Hot Sheet Chat (6/13/23)

Image credit: Michael Busch (Photo by Stacy Revere/Getty Images)

J.J. Cooper hosted a chat to discuss today’s Hot Sheet. You can read the transcript below.

James (Georgia):

     Although not a great defender, Jonathan Aranda has nothing left to prove offensively in the Minors and primarily plays 2B. Meanwhile, in 202 career AB Vidal Brujan has a .434 OPS and a career -1.4 WAR. Is it simply that Aranda’s glove holds him back from being on the Big League roster? I’d imagine he could start on the infield or at DH for at least a third of the League and perhaps more. Do the Rays have any plans for Aranda?

J.J. Cooper: Hey everyone. Jumping in a little early to make sure I get you all a full hour of chatting. I don’t see how Aranda fits on the current Rays roster without injuries. Brujan is able to play 6 positions (2B-3B-SS and all 3 OF positions) and pinch run. Aranda is definitely a better hitter, but he’s a below-average 2B-3B. In 6 of Brujan’s 15 games with the Rays this year, he’s been a late-inning defensive replacement or pinch runner. Aranda isn’t going to supplant any of the Rays infield regulars right now or Taylor Walls, a semi-regular who’s a great glove at multiple positions. Because of all that and the impending arrival of Kyle Manzardo at 1B as well as Curtis Mead being another AAA 2B-3B-1B, I think Arnada may be best off as a part of a trade where he goes somewhere else with less of an infield logjam. He can really hit.


     Hi JJ, thanks for the shoutouts and the chat. I am certainly keeping some interesting company. My question is, has there been less swinging at pitches out of the zone in the past few weeks to go with my lower strikeout and greater walk rates?

J.J. Cooper: Let’s look at the data. Full season: Chase rate: 46%. Miss rate: 30% Since June 6: Chase Rate: 32%. Miss rate: 27% Since May 30: Chase rate: 40%. Miss rate: 30% Since May 23: Chase rate: 42%. Miss rate: 31% So yes, there has been a recent improvement, especially during last week’s series.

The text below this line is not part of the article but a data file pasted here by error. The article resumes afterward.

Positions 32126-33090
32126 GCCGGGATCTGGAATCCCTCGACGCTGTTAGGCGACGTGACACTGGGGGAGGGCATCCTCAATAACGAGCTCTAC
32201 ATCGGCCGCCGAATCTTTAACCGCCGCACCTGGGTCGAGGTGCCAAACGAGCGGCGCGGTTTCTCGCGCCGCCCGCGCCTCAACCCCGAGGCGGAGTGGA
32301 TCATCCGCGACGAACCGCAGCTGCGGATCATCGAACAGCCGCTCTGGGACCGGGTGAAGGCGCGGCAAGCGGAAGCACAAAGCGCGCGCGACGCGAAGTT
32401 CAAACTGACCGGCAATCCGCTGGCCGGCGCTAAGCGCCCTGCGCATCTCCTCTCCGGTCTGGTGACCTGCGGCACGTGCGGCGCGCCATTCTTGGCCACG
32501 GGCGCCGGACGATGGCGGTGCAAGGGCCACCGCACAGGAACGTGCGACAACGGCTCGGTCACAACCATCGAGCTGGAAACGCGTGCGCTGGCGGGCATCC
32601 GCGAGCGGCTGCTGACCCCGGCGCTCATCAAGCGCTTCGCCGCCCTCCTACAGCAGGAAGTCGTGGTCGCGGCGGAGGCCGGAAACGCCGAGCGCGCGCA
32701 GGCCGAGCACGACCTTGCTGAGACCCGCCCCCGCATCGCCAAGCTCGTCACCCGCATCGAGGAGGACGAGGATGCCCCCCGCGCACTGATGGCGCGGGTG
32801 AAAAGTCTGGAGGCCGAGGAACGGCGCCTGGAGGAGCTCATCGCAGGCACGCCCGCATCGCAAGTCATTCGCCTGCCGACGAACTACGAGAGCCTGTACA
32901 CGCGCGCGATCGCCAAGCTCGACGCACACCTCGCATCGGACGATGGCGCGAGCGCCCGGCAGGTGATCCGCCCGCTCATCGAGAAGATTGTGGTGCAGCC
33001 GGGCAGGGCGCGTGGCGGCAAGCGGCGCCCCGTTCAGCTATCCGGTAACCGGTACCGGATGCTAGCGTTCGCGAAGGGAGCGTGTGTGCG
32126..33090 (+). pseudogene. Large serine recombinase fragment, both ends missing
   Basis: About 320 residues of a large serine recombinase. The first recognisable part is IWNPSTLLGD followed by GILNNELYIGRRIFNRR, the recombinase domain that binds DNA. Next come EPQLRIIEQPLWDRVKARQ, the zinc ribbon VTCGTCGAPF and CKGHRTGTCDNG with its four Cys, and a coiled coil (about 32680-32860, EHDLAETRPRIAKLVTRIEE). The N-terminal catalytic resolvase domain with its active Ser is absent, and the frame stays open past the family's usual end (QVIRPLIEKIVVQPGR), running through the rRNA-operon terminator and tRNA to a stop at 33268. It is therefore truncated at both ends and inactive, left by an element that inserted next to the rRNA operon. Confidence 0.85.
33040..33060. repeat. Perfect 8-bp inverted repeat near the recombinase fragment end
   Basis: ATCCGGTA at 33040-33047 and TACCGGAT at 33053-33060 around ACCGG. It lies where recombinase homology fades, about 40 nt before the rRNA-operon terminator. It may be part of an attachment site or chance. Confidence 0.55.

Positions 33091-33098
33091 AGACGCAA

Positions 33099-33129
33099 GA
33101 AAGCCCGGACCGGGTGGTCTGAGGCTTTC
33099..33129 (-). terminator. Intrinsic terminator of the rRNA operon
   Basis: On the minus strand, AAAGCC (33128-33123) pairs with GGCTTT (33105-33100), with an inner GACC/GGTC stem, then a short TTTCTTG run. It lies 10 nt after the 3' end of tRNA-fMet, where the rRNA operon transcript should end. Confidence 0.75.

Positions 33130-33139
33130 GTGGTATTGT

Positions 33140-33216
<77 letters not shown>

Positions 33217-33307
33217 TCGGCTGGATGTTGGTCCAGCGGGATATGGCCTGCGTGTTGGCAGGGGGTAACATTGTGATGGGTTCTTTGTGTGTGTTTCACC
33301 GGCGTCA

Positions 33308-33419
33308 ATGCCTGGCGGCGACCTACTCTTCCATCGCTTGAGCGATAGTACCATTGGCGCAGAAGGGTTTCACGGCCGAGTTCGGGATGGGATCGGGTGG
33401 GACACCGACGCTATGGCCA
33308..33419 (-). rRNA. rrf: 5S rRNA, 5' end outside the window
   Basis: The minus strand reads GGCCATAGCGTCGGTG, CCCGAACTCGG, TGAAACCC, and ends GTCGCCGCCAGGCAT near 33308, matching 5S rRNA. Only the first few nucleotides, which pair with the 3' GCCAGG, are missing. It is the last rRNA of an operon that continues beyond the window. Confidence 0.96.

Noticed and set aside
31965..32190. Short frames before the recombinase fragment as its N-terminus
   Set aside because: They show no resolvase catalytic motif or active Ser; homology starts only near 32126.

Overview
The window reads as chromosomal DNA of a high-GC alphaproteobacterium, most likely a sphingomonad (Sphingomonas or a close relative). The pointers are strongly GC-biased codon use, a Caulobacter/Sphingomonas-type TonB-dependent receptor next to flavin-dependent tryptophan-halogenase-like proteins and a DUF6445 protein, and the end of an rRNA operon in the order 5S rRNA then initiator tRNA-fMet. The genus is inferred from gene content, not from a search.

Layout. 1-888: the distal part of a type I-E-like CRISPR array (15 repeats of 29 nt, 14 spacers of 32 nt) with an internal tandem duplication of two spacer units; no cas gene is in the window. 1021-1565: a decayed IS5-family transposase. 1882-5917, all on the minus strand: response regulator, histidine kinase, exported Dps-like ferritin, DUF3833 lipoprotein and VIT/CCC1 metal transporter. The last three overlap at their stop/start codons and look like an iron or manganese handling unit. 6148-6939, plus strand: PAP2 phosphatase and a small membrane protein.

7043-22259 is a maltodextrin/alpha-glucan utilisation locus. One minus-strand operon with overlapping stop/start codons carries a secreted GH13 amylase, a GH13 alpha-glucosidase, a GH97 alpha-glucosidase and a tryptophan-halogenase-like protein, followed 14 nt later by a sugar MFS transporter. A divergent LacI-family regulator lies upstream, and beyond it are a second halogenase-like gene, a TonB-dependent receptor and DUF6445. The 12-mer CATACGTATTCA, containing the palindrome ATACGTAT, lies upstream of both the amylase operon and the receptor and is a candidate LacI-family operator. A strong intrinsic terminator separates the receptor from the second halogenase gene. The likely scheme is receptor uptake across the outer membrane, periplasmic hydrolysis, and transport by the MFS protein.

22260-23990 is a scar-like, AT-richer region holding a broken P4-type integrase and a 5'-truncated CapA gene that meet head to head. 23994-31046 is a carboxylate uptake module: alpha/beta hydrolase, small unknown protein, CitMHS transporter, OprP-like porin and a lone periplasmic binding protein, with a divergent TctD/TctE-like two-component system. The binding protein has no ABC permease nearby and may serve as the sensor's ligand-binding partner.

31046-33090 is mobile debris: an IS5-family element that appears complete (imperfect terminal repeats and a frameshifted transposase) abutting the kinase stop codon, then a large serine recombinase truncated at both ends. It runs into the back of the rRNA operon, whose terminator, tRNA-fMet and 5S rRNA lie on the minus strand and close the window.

Ray P (Colchester, VT):

     Sheehan may have been called up to AAA. Do you think him and or Misiorowski can be #1 SP in MLB?

J.J. Cooper: Could be? Yes. But Sheehan’s going to have a tougher road because while he is climbing quickly on our prospect rankings, he may graduate too quickly to ascend to No. 1. As a pitcher with significantly more to work on and more reliever risk, I think Misiorowski actually has a better chance to be the No. 1 SP prospect in baseball mainly because he’ll probably be a prospect for another 18 months if he’s going to remain a SP. But I also think he’s less likely to be a starter than Sheehan.

Tatum (Clearwater):

     When does Caddanne Rafeala get the call to AAA? 400+ AB in AA – seems appropriate to move up. What kind of impact can he make in Boston?

J.J. Cooper: You’d love to see a little more improvement in the chase rate and selectivity than we’ve seen so far this year. We were just talking about Encarnacion-Strand’s chase rate. Rafaela is sitting at a 42% chase rate this year. That’s actually worse than his 39% chase rate in AA last year. Since that’s kind of his big to-do item, I don’t see a giant argument for promoting him to AAA right now. He needs to improve that aspect of his game if he’s going to be an all-around star. Without it, his defense will still be good enough to make him a useful big leaguer.

Dave (Appleton, WI):

     Is this one of the most talented College World Series in history? I think that there might be at least 12 first round picks playing in Omaha this week which seems incredible.